I have just enjoyed reading John Fund’s new piece, although “enjoyed” may not be the word: John has certainly written a valuable piece (as usual). It’s mainly about the opening speaker at the recent mayoral inauguration in New York. That speaker, ringing in Bill de Blasio, was Harry Belafonte.
As John says, Belafonte is a hateful old leftist. (More than says it, he shows it.) John further says that Belafonte was an “inappropriate speaker for the inauguration.” In one sense, I agree. But in a different one, I don’t. Belafonte was the perfect speaker for de Blasio, you could say: They are ideologically at one.
Every day, some horror out of totalitarian Cuba crosses my desk (or, in the modern fashion, lands in my inbox). I have a press release from the Directorio Democrático Cubano: “Cuban political police beat the children of human rights activist.” This is par for the course — yawn-making. I’m now looking at an article: “Dissident Leaders Arrested Following Raul’s Speech.” Again, a yawner.
Hey, this is sort of interesting: At the end of that article, there is an update, saying that Berta Soler has been arrested, along with her husband, Ángel Moya. Soler is the leader of the Ladies in White, the human-rights group. For reasons of its own, the dictatorship allowed her out of the country for a while last year. I was able to interview her at the Oslo Freedom Forum in Norway.
Let me excerpt a paragraph from the piece I wrote from Oslo:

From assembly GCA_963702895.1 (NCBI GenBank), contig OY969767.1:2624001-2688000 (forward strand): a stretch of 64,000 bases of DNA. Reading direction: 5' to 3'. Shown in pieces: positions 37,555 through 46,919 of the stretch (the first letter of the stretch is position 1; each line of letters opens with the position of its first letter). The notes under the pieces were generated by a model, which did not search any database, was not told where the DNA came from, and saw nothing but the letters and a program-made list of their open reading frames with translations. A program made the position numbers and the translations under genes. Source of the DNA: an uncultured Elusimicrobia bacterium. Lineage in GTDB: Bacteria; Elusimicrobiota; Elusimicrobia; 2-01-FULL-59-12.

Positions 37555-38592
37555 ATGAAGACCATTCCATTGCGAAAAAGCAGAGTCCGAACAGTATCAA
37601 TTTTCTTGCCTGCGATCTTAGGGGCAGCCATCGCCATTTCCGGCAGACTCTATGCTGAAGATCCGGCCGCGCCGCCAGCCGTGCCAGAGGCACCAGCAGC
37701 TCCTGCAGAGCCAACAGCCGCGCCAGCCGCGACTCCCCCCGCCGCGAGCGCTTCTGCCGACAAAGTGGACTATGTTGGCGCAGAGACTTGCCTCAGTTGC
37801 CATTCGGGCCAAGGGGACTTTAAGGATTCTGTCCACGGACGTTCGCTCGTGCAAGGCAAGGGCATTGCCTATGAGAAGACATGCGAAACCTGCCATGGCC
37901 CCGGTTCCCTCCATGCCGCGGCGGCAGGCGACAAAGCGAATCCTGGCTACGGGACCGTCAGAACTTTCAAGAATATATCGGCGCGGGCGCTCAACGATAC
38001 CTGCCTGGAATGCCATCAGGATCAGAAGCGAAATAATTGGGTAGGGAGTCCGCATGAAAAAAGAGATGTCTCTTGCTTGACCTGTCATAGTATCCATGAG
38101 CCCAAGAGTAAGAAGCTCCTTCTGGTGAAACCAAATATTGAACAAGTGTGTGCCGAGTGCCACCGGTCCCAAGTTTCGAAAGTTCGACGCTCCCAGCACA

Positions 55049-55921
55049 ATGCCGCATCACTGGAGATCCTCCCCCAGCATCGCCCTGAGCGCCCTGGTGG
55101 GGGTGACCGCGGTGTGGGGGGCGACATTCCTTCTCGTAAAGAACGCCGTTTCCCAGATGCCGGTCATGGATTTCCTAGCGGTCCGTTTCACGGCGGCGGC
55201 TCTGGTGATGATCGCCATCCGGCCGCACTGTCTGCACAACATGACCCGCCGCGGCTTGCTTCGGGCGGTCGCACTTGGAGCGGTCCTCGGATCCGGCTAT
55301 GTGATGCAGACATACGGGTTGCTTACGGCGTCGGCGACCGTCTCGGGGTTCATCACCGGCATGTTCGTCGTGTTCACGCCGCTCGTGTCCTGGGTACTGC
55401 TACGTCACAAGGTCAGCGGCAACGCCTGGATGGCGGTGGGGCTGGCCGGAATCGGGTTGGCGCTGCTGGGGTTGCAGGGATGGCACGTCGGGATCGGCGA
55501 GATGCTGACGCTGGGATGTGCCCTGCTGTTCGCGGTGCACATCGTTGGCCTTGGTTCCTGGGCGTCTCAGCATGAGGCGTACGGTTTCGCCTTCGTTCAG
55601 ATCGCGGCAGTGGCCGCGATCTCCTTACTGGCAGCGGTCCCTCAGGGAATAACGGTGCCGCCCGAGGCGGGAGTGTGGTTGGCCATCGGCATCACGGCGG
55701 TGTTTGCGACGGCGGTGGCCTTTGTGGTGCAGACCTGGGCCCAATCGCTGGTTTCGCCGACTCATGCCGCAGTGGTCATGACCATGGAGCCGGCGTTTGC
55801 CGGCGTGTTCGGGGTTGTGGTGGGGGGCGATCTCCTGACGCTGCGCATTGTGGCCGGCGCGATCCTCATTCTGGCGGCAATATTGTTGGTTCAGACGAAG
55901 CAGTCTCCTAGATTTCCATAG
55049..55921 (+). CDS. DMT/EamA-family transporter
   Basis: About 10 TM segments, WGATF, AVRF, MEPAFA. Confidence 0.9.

I tell [Soler] I have a couple of questions that will make her laugh, one of which is this: Have the Communists been good for black people, just as the Communists and their many supporters around the world say? She laughs her wonderful laugh — and again says, “Para nada.” She continues, “Neither the black man nor the white man has ever gotten anything from the government. All we have managed to get comes from our own sacrifices. The government has never given us anything but misery and need.” She explains how the ruling Communists discriminate against black people. And she says that, when they beat her, they are sure to talk about her race. “Nera!” they say. “Why are you protesting against us? You should be thankful to the revolution. If you went to America, you would be killed by the Ku Klux Klan.” . . . “Obama may be president,” say the attackers, “but you’re just an ordinary black woman.”
Why do people in free countries support regimes that deny freedom to people in other countries? Specifically, why do so many Americans support, or excuse, the dictatorship in Cuba? Why do our media ignore the heroics of dissenters from that dictatorship? Many years ago, I put that question to Jeane Kirkpatrick. She said, “It is both a puzzling and profoundly painful phenomenon of our times.”
In Cuba, the people have no say in who or what governs them. They live under a totalitarian dictatorship. Here in America, we the people have complete say. I wonder what Cuban political prisoners would think of the New York mayoral inauguration, if they found out about it (and maybe their persecutors are eager for them to know). Would they think we were mad? Bad?
I’d like to say something about the Clintons’ role at this inauguration, but I will save that for later. (You’re welcome.)